Table AII.5

Destination of exports, 2002‑2008

(US$ million and per cent)






2002

2003

2004

2005

2006

2007

2008

World (US$ million)

419.2

1,154.5

1,315.4

1,470.8

682.4

1,546.3

2,170.5




























Percentage share

























America

0.6

0.9

0.5

1.4

1.9

1.6

1.3

USA

0.1

0.7

0.2

1.1

0.9

0.6

0.5

Other America

0.5

0.2

0.3

0.3

1.0

1.0

0.8

























Europe

14.8

30.6

29.1

23.9

35.1

28.7

17.4

EC(27)

14.3

29.8

28.5

23.6

33.8

25.7

17.0

France

7.6

11.9

9.5

9.1

13.2

9.5

7.5

Spain

0.5

4.9

6.7

5.3

5.4

5.2

2.7

Italy

1.9

8.3

7.0

4.5

7.4

5.2

1.8

Netherlands

2.0

0.9

0.9

0.7

0.8

1.2

1.3

Belgium

0.6

0.7

0.7

0.6

1.1

0.6

1.1

Greece

0.0

1.4

2.1

1.8

3.1

1.8

1.1

EFTA

0.5

0.7

0.5

0.3

1.2

2.9

0.3

Other Europe

0.0

0.0

0.0

0.1

0.1

0.1

0.0

























Commonwealth of Independent States (CIS)

0.0

0.0

0.0

0.0

0.2

0.0

0.0

























Africa

36.9

38.5

41.0

46.9

44.5

54.1

48.8

Mali

11.3

10.0

13.7

19.2

19.1

24.0

23.3

Gambia

3.0

3.7

5.0

5.0

6.4

5.4

4.2

Guinea

1.1

2.6

2.9

3.0

2.2

3.3

3.8

Mauritania

4.0

2.9

2.4

2.8

2.3

3.4

3.3

Guinea‑Bissau

1.8

2.4

3.5

3.2

2.1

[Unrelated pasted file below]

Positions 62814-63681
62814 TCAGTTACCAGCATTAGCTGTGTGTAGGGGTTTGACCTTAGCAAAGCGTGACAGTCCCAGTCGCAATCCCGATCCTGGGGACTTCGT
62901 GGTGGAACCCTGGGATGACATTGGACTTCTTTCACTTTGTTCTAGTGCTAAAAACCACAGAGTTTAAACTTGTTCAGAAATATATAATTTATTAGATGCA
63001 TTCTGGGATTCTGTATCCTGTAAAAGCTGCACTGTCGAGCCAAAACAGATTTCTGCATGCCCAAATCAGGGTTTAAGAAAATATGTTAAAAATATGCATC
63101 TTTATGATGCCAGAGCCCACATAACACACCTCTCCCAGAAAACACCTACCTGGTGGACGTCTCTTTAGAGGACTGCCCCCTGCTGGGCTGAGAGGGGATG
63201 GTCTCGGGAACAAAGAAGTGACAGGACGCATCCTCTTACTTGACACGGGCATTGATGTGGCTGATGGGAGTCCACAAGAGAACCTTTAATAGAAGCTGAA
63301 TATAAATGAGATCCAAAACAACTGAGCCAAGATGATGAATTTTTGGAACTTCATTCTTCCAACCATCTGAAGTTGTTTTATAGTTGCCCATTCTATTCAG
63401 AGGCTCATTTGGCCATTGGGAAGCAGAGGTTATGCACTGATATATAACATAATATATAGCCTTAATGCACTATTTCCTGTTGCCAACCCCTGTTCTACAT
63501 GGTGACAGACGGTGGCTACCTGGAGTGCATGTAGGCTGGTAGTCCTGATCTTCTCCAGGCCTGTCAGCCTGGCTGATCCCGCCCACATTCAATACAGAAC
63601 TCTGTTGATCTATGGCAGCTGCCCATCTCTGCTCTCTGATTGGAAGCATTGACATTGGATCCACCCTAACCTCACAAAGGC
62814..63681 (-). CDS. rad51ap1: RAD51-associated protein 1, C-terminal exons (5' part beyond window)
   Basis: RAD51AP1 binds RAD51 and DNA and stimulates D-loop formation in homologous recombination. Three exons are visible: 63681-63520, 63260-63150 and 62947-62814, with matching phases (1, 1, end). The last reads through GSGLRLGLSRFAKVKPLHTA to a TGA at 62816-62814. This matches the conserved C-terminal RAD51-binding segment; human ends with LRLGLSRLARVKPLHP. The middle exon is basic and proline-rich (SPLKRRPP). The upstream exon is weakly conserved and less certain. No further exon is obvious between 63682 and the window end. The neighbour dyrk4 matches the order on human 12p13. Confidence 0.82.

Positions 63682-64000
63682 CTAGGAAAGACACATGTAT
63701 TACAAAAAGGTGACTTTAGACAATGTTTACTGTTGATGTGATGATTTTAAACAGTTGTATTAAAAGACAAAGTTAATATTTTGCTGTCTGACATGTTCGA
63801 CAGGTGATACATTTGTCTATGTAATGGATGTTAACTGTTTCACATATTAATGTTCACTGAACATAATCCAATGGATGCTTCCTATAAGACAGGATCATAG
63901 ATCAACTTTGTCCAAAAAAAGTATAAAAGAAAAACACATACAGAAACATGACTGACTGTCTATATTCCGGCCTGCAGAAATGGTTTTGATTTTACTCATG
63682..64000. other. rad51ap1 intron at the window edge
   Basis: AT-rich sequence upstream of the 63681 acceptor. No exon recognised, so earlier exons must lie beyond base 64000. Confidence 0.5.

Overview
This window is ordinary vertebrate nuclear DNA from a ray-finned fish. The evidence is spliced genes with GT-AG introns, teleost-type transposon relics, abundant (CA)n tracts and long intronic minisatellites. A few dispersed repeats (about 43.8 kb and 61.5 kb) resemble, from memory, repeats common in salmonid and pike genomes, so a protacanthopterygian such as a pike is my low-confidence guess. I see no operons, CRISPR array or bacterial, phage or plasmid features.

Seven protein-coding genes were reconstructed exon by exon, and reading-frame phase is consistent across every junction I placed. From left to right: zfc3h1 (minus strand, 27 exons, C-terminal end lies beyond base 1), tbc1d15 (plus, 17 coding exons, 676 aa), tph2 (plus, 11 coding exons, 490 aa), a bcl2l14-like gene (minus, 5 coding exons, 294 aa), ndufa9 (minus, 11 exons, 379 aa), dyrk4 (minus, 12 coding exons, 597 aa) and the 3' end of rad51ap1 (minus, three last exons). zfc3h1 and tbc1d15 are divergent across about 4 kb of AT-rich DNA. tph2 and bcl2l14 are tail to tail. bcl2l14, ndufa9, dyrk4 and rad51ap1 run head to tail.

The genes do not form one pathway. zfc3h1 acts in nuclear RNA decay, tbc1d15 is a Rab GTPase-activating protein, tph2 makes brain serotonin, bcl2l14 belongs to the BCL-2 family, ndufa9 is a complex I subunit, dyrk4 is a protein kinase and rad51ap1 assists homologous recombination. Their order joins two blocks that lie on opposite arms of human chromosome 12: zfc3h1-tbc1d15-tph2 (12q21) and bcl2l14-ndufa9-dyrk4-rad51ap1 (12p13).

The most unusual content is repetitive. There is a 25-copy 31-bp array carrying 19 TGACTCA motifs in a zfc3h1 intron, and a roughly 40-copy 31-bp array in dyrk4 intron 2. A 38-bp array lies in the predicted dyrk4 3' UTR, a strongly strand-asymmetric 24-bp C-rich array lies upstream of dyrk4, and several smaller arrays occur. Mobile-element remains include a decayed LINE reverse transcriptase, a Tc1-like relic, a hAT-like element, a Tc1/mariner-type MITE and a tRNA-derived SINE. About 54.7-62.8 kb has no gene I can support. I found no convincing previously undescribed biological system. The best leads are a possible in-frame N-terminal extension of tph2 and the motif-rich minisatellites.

3.3

2.8

Côte d'Ivoire

5.9

5.3

3.0

2.2

4.3

2.7

2.4

Chad

0.0

0.1

0.3

0.1

0.1

0.1

1.7

Togo

1.3

1.3

1.4

0.9

0.8

1.4

1.2

Burkina Faso

1.2

2.6

1.7

1.1

1.2

1.5

0.9

Nigeria

0.0

0.2

0.3

0.2

0.1

0.8

0.8

Benin

4.2

2.8

1.8

1.0

1.0

1.2

0.6

























Middle East

0.0

0.3

0.4

0.4

2.3

1.3

1.4

United Arab Emirates

0.0

0.0

0.1

0.3

2.0

1.1

1.3

























Asia

47.7

16.2

16.8

15.7

15.9

8.7

13.1

China

0.1

1.3

0.5

1.0

1.2

0.3

0.2

Japan

0.1

0.6

1.0

0.6

0.6

0.8

0.4

Six East Asian Traders

0.3

1.1

0.9

0.8

1.8

0.6

0.6

Other Asia

47.2

13.1

14.4

13.3

12.3

7.0

11.9

India

46.8

12.8

13.9

12.9

11.6

6.7

11.6

























Other

0.0

13.6

12.3

11.5

0.0

5.5

18.1

Bunkers

0.0

13.4

12.0

11.4

0.0

5.5

18.0

Source: UNSD Comtrade database (SITC Rev.3).

Table AII.6

Destination of exports (including re‑exports), 2002‑2008

(US$ million and per cent)






2002

2003

2004

2005

2006

2007

2008

World (US$ million)